Thursday, 8 March 2018

Busy Doing Nothing

Writers need down time.  You cannot churn out prose or poetry continuously. Yes, you need a routine, and yes you should write every day if possible, not just when the muse strikes you. But you must have some time to be nurtured. 

I read once that Dickens used to write until 2. 00 .p.m., then go for a long walk.  At 5 00 p.m. he would go to a local inn for a drink or two before either going home for dinner or eating with friends. I'm not sure whether this can be right since I've also read a biography of him that made him out to be an extremely busy man. But if that routine is correct, I envy him.  It meant writing for six hours a day yet having plenty of time and opportunity to be sociable and to observe life. 

The final session of my first semester on my MA course was spent at Winchester cathedral and then in the ancient pub behind it. We had been instructed to walk around the cathedral and speak to no one. We were not to have any preconceived ideas of what would happen. It was hard not to giggle when we saw one of our classmates but otherwise it worked. I began to see the cathedral as I'd never seen it before. And the lights outside.  I experienced the rain on my skin as if I'd never felt it before. My first fiction assignment became a short story about a teenage alien coming to Winchester. It passed and it has since been published.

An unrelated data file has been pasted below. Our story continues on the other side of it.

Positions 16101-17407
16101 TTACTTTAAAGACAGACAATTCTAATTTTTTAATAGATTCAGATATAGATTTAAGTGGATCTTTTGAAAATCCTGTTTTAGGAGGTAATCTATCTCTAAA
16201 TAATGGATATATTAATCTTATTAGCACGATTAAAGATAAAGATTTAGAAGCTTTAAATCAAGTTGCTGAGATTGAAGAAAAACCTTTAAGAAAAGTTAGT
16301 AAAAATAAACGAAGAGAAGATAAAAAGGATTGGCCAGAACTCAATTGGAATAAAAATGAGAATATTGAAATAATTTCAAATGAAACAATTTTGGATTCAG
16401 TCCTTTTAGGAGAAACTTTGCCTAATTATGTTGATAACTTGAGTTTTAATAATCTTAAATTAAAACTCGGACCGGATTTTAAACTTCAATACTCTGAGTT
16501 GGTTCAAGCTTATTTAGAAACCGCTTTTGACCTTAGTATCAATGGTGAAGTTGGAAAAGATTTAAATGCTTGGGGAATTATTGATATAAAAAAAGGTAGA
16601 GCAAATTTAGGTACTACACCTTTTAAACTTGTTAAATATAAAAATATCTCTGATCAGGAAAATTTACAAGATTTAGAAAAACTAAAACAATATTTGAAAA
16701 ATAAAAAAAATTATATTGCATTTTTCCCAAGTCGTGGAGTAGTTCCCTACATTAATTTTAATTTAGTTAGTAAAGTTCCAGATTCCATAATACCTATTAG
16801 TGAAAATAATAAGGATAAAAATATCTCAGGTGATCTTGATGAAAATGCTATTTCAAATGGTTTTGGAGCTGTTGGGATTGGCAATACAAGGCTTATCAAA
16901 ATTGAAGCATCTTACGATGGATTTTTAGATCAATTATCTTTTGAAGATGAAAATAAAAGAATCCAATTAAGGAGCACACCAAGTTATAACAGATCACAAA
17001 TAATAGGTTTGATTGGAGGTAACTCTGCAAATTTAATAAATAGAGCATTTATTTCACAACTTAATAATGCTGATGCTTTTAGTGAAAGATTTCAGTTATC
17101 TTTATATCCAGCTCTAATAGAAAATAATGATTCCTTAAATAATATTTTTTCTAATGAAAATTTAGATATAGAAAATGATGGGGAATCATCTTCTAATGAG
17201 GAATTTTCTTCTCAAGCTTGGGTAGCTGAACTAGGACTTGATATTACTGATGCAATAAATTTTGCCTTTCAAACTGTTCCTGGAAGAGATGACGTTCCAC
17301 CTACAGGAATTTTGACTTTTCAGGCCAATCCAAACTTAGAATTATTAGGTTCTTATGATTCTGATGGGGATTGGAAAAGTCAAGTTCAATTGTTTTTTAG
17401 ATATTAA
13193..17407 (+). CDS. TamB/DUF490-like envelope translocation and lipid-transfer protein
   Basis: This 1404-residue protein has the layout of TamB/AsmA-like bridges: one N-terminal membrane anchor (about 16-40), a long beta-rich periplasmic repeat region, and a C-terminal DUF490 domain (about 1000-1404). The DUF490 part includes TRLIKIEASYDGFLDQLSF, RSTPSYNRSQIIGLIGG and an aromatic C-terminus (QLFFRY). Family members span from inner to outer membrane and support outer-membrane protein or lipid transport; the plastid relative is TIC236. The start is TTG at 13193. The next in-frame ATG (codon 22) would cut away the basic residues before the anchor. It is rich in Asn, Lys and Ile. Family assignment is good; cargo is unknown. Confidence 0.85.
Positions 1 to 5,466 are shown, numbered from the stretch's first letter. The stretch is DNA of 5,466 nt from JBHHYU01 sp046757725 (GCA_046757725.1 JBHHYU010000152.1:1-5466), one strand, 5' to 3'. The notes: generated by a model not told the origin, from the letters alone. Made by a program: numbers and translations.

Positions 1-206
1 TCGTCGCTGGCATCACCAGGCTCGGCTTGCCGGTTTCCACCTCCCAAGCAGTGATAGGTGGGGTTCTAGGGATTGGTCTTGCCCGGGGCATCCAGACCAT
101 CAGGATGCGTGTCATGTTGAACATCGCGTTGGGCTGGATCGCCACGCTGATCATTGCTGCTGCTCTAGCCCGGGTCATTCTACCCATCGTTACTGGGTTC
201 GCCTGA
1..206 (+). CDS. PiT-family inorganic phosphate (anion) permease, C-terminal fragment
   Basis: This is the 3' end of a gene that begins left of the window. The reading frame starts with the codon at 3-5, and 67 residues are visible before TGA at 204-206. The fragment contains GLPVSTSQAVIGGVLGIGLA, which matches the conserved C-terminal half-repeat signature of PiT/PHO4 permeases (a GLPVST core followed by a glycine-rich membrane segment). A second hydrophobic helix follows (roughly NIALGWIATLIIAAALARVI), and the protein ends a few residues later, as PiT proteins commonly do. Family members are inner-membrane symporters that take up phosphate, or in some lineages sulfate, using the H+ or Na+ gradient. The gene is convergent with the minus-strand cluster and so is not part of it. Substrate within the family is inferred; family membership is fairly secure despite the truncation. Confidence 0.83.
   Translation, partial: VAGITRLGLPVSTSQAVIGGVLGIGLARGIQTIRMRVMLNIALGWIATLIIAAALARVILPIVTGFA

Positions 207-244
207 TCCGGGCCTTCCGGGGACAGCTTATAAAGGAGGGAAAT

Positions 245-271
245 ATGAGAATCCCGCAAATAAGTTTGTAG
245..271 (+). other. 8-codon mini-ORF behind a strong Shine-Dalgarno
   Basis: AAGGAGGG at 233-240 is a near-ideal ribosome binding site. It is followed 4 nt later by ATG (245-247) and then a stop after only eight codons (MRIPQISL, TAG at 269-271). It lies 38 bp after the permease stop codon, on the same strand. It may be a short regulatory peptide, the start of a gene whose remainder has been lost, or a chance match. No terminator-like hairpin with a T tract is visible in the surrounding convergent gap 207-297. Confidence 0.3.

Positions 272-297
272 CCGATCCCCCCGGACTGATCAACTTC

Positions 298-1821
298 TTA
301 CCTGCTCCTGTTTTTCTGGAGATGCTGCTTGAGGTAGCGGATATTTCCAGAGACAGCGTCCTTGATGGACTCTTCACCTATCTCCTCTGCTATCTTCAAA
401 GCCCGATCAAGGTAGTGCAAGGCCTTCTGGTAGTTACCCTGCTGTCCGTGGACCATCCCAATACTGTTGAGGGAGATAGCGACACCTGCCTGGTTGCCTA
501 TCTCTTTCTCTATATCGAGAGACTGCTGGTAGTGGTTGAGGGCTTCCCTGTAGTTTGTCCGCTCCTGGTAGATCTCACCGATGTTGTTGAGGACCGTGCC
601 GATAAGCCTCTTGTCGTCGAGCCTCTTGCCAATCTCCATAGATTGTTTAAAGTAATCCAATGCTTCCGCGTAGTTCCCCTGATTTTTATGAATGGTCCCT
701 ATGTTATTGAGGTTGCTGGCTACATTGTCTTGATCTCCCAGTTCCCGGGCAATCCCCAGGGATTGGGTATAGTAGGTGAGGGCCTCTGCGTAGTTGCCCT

After our lecturers had gone from the pub, however, we spent some time discussing how bonkers they were. 

A couple of years ago, at the end of a workshop module with my own Masters students, my colleague and I set a similar task at Media City UK, Salford Quays. It’s a quirky sort of place anyway. Our students were set off to roam for a couple of hours. We met up in one of the bars at the end of the evening. We could tell by the way that they looked at us that they thought we'd lost the plot as well.  
Yet they produced some excellent work and many of them referred to this event in their statement of poetics. 

Those eureka and epiphany moments often come when we're busy doing almost nothing.  Archimedes had his in the bath and Poincaré as he stepped on to a tourist bus. I find my brightest ideas often come when I'm ironing, walking, cooking, driving or swimming but I can always trace them back to a time when I was doing absolutely nothing. 

I love to go into town on the tram. I rarely look at my phone or try to read. I don't deliberately look for ideas but plenty come from my people-watching. You see, I am busy doing nothing.                   

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